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read anything good lately?
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Author:  dark matter [ Fri Mar 25, 2005 5:55 am ]
Post subject:  read anything good lately?

Anyone read anything good lately? I really haven't had chance, I have been working 65 hour weeks.(getiting most of my entertainment from c2c/rense. )

The last book I read with a c2c feel to it was "Born in Blood". It is about the history of the freemasons and their relationship to the Knights of Templar. A good read indeed. Check it out.

Author:  Xipher [ Fri Mar 25, 2005 6:35 am ]
Post subject: 

Yeah I know what ya mean about not having time enough to read. I used to love to read all the time, but yah, the old grindstone can sure put the hamper on that. For fun fiction I used to read alot of Heinlein and Farmer, Bova Asimov etc., , later Koontz and Steven King. Koontz is kinda like King but with a point, heh. More focused on his plot, usually topical stuff of esoteric/shadow govt nature. Doesn't just make it up as he goes like King admits to. But I still like King, always will. Just wish I still had time to read like I used to. Being grown-up sux. I want my money back.

Author:  baemark [ Fri Mar 25, 2005 11:20 am ]
Post subject: 

One of my favorite subjects, I'll have to give you a list later. But for now, I'm really getting into Terry Pratchett's Discworld series. Funny funny stuff! I could fill pages with great quotes, but I'll just leave you with one.

"Finally, Mort could see the light at the end of the tunnel; and it was a flame thrower."

Author:  baemark [ Fri Mar 25, 2005 10:43 pm ]
Post subject: 

Books I’ve recently read:

-“The Age of Revolution: A History of the World 1789 – 1849” by Eric Hobsbawm (one of the world most preeminent historians. Good book, even though the author uses the passive voice way too much. The author is a Marxist, but he doesn’t let that interfere in his writing too much).

-“Eats, Shoots & Leaves” by Lynne Truss (Very entertaining and fun to read).

-“The Language Police: How Pressure Groups Restrict what Students Learn” by Diane Ravitch (A must read for anyone with children in the American public educatin system! She bashes conservatives and liberals equally for how they’ve screwed up our education system).

-“The Bilingual Family” by Edith Harding-Esch and Philip Riley

-“Treachery: How America’s Friends and Foes are Secretly Arming our Enemies” by Bill Gertz (A book everyone should read: it will really piss you off!)

-The Elements of Style: Fourth Edition” by William Shrunk and E.B. White

-“Krakatoa” by Simon Winchester (excellent book if you like volcanoes, disaster history and the history of plate tectonic theory. Ironically, I finished it a few months before the most recent tsunami hit Indonesia).

-“Hegemon: China’s Plan to Dominate Asia and the World” by Steven W. Mosher (I’ve read a few books on this subject and this is probably the best one).

-“Cultural Matters: How Values Shape Human Progress” edited by Lawrence E. Harrison and Samuel P. Huntington (quite academic, but still very interesting…to me anyways!)

-“What Went Wrong: Western Impact and Middle Eastern Response” by Bernard Lewis (great book on the fall of the Ottoman Empire and the current state of the Muslim world).

-“How Cities Work: Suburbs, Sprawl, and the Roads Not Taken” by Alex Marshall (I have an interest in urban areas and urban planning).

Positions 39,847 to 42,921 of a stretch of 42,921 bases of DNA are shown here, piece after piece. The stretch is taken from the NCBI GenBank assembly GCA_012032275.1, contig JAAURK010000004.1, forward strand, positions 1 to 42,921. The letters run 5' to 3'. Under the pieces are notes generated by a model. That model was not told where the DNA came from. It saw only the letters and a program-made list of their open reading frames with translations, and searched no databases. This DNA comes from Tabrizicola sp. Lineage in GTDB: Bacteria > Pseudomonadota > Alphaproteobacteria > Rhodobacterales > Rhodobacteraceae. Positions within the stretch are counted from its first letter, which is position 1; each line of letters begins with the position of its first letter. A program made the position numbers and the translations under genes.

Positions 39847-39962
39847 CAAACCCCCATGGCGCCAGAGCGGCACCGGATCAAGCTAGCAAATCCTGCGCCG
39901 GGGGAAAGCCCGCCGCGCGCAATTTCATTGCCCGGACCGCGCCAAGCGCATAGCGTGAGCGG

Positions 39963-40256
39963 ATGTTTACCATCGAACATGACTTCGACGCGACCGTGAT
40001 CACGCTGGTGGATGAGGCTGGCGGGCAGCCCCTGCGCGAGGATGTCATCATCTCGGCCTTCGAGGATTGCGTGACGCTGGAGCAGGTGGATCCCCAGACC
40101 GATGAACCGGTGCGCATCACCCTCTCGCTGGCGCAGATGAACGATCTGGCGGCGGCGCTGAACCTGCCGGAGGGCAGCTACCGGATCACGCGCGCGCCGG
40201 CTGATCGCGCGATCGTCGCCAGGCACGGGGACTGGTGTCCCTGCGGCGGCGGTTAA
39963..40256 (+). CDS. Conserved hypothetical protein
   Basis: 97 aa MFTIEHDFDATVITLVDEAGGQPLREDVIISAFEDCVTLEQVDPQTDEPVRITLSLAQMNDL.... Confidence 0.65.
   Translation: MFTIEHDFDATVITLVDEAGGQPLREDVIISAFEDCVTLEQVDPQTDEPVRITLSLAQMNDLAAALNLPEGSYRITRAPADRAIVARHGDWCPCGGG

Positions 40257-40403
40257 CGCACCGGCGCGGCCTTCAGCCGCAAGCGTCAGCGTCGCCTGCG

-“The New Thought Police” by Tammy Bruce (Very thought provoking book. Beware any group that wants to limit your speech and your thoughts).

-“Bias” Bernard Goldberg (I wish the media would have taken this book a little more seriously. I think the days of pretending to be impartial are gone for a while, we’ll have liberal news sources and conservative news sources. This will make us even more divided if people don’t look for news from different sources.”


-“Mexifornia: A State of Becoming” by Victor Davis Hansen (if you’re worried about illegal immigration, read this: you’ll worry even more!).

-“Footprints of God” by Greg Iles (interesting book about scientist making the first quantum-level supercomputer. And you thought I didn’t ever read fiction!)

-“The Great Divide” by Frank M. Robinson and John Levin (interesting story about an oil embargo against the USA and the possible break up of the USA. Interesting story, but not well written).

-“The DaVinci Code” and “Angels and Demons” by Dan Brown

-“Rose Red” by Stephen King

-Too many Terry Pratchet books to list here.

Author:  dark matter [ Sat Mar 26, 2005 7:03 am ]
Post subject: 

baemark wrote:
Books I’ve recently read:

-“The Age of Revolution: A History of the World 1789 – 1849” by Eric Hobsbawm (one of the world most preeminent historians. Good book, even though the author uses the passive voice way too much. The author is a Marxist, but he doesn’t let that interfere in his writing too much).

-“Eats, Shoots & Leaves” by Lynne Truss (Very entertaining and fun to read).

-“The Language Police: How Pressure Groups Restrict what Students Learn” by Diane Ravitch (A must read for anyone with children in the American public educatin system! She bashes conservatives and liberals equally for how they’ve screwed up our education system).

-“The Bilingual Family” by Edith Harding-Esch and Philip Riley

-“Treachery: How America’s Friends and Foes are Secretly Arming our Enemies” by Bill Gertz (A book everyone should read: it will really piss you off!)

-The Elements of Style: Fourth Edition” by William Shrunk and E.B. White

-“Krakatoa” by Simon Winchester (excellent book if you like volcanoes, disaster history and the history of plate tectonic theory. Ironically, I finished it a few months before the most recent tsunami hit Indonesia).